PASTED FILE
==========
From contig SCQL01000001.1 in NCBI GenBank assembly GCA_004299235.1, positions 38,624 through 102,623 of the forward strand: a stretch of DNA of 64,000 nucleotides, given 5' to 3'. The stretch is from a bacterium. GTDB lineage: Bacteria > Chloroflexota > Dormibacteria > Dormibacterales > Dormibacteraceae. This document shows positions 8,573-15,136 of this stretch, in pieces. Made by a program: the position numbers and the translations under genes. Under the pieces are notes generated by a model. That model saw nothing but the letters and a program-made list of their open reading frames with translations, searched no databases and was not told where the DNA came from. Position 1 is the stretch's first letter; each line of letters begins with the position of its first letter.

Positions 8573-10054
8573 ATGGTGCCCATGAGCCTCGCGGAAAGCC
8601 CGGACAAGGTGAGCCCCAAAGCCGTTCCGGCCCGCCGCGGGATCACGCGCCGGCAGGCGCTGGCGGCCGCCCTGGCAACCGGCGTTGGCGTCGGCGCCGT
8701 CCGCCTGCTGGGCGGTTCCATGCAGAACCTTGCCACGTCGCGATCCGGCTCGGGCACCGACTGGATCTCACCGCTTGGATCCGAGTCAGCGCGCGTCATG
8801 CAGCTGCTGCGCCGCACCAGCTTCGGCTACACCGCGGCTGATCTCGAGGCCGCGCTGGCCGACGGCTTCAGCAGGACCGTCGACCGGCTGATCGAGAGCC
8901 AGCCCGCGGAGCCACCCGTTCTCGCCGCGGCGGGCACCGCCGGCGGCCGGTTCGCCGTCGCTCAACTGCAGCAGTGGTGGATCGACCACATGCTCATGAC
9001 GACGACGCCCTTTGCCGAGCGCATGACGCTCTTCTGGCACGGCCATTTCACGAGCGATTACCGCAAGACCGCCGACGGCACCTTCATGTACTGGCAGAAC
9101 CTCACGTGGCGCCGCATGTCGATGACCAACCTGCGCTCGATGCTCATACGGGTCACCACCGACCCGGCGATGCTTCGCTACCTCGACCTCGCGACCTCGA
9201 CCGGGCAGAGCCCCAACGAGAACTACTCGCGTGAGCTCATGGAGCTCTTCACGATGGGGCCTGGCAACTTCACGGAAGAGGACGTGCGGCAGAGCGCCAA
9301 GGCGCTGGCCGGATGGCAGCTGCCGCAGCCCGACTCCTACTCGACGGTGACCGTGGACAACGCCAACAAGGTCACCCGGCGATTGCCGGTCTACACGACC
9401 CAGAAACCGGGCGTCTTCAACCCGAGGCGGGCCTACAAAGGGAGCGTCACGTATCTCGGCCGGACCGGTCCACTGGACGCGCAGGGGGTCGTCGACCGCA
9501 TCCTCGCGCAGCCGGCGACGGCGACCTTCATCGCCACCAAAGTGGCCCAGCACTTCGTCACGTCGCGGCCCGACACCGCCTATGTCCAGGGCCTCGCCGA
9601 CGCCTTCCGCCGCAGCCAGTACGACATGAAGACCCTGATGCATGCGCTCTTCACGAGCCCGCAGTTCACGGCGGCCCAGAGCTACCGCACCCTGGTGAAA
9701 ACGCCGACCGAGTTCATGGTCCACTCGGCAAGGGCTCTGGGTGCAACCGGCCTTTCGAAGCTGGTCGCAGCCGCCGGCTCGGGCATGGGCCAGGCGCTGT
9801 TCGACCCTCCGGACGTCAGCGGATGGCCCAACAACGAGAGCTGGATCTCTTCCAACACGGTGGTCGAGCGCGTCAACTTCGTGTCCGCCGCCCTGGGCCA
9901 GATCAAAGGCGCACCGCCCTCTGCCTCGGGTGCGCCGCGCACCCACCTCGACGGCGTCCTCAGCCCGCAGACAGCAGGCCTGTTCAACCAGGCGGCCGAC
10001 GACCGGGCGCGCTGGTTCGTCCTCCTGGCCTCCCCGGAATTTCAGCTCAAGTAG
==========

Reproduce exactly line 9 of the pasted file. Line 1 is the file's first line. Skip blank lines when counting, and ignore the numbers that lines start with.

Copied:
9101 CTCACGTGGCGCCGCATGTCGATGACCAACCTGCGCTCGATGCTCATACGGGTCACCACCGACCCGGCGATGCTTCGCTACCTCGACCTCGCGACCTCGA